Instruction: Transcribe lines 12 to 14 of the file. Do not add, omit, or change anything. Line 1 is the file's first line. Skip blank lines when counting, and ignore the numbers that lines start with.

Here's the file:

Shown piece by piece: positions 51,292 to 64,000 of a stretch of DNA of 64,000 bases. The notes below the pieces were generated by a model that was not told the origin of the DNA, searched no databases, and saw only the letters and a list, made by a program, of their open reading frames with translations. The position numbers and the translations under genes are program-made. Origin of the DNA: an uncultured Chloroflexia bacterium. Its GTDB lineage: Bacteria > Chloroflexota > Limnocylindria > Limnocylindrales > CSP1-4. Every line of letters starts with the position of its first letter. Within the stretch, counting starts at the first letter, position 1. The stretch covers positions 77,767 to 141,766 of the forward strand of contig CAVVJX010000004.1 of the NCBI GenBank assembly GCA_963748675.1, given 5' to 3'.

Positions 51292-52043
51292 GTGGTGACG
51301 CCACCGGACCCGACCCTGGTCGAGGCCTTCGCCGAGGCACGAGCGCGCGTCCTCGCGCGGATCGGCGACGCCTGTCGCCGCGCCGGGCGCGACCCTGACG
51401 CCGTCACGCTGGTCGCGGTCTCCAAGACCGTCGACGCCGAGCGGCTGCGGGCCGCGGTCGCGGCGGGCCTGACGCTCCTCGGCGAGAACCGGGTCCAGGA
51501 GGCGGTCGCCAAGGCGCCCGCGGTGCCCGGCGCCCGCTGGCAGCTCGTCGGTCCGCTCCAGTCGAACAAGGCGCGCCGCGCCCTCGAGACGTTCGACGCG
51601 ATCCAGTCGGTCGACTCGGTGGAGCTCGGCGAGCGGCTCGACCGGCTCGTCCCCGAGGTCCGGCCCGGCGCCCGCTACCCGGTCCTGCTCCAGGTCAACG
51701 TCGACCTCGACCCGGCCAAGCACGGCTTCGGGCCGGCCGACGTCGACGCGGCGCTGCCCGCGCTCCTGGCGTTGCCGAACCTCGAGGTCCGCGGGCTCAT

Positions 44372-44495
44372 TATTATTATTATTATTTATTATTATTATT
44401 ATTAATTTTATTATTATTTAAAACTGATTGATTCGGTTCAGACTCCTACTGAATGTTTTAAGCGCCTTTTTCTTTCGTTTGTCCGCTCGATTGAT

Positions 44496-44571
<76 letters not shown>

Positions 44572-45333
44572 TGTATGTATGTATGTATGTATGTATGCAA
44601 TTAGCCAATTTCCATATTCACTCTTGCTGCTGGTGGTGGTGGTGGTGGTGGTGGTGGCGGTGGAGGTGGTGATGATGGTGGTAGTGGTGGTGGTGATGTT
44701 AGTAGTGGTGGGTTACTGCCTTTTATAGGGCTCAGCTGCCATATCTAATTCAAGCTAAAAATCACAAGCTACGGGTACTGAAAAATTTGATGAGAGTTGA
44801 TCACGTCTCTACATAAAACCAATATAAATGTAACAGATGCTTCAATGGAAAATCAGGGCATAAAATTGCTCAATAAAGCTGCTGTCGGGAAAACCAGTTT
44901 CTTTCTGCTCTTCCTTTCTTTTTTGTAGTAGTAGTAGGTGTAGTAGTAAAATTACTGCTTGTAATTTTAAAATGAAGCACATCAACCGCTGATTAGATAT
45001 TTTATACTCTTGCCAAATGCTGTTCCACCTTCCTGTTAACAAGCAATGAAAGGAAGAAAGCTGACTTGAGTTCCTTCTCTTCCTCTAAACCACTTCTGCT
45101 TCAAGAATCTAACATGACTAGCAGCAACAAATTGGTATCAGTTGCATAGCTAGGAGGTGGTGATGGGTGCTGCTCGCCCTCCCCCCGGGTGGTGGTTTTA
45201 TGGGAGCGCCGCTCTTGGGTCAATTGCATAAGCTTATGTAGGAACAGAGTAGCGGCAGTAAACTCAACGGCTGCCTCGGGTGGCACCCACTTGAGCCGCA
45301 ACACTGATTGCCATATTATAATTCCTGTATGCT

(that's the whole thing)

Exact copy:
Positions 44496-44571
<76 letters not shown>

Positions 44572-45333